It becomes all too easy for working people to blame immigrants for undercutting their wages, for squeezed small businesspeople to blame immigrant shopkeepers for stealing their business and for the native-born in general to see immigration as a threat to the welfare state.(2)
In less narrowly economic terms, the crisis has undermined many men’s sense of masculinity, which they blame on women and LGBTIQ people. National cultures were only firmly established in the 19th century, but have since become fundamental to many Europeans’ sense of identity. However they now seem to be under threat from a combination of cosmopolitan neoliberal elites and people from other nations, whether within Europe or beyond.
Muslims, people of color and EU bureaucrats in Brussels make a convenient, composite scapegoat. The upshot is steady gains across societies for nationalism, racism and reaction, including (invariably male) racist violence on the streets.(3) Politically, this means that in virtually every election where a significant far right party takes part, its share of the vote is a new record high.
Of course, it would make more sense for voters to blame capitalism for their troubles than Muslims or Eurocrats. But sensible explanations on their own don’t convince people. Progressive arguments have to be made and pushed by progressive movements. The weakness of labor and other social movements, and therefore of a left alternative to neoliberalism, is one more central factor behind the rise of the far right.
The causes of this weakness go deeper than this article can account for. Not all European trade unions have been consistent proponents of givebacks and class collaboration over the past four decades (though many have).
The left-led Greek unions, for example, launched one general strike after another over the past ten years in opposition to the assaults that have chopped off a quarter of Greek GDP. The French unions, though seriously divided, have provided some outstanding examples of resistance to austerity, on occasion, notably in 1995, beating back proposed neoliberal “reforms.”
Right now, however, social resistance to neoliberalism is at low ebb in Europe. Even the most radical labor movements have not yet hit on the right combination of militancy, creative tactics, organizing of new sectors (which demands far-reaching feminist and anti-racist strategizing) and political breakthroughs to win lasting victories.
New radical left parties have not yet managed to forge strong links with labor, and social democracy’s ties to the unions frayed long ago. As a result, the European center left has been collapsing and so far the radical left has not been growing proportionately. Much of the far right’s electoral gains come from cannibalizing the left’s previous base of voters.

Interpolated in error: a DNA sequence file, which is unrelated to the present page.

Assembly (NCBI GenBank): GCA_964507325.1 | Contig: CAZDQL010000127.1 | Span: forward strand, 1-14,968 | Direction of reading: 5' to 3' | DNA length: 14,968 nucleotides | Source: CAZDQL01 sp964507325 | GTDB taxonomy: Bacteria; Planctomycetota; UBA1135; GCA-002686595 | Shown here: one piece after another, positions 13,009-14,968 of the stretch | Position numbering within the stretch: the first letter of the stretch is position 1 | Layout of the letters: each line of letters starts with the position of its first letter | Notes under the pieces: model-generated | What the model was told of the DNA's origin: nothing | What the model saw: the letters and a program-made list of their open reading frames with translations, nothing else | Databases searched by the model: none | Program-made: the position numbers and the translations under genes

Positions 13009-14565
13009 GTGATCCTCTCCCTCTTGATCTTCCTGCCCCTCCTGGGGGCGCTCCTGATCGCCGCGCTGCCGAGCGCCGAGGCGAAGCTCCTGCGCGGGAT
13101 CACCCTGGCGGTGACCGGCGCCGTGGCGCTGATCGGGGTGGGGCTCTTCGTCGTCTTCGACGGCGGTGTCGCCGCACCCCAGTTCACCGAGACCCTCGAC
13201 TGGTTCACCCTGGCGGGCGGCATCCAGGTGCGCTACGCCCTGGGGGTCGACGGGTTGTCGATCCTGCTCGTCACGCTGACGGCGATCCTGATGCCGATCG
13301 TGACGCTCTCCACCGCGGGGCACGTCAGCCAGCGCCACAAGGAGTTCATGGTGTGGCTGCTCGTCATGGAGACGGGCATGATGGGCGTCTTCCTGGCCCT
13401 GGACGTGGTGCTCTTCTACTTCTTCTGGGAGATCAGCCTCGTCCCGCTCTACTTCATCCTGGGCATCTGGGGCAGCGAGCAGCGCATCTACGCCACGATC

Greece has given a name to the crisis of European social democracy: Pasokization.
PASOK, the Greek social democratic party that ruled the country for much of the 40 years after the fall of the colonels’ junta in 1974, was virtually destroyed by its complicity in imposing austerity from 2011 to 2015. From 43.9% of the vote in 2009, it emerged with only 4.7% in 2015. Similar decimation has since occurred in one country after another.
The French Socialist Party, which won the presidency and control of both houses of parliament in 2012, won only 6.4% in the first round of last year’s presidential election.
The Dutch Labor Party, in 2012 the country’s second-biggest party with 24.8% of the vote, was punished last year for its junior role in a neoliberal austerity government by plummeting to 5.7%. Less dramatically, the German Social Democrats fell last year from 25.7% to 20.5%. The Swedish Social Democrats fell this year from 31.0% to 28.3%, their worst result in a century.
In country after country, the center left has responded by trying to steal the far right’s thunder. In Denmark the Social Democrats are now even trying to outdo the far right’s anti-immigrant proposals.
For a while, far right gains seemed to be mainly at the expense of the center left, with the center right holding its own. Following the Brexit referendum, for example, as the Conservative Party did its best to champion Brexit, the far right UK Independence Party saw its standing in the polls fall.
In the Netherlands last year, the traditional right did a credible job of stealing the Islamophobic and Euroskeptical thunder of the far right Freedom Party, thus keeping the far right in second place.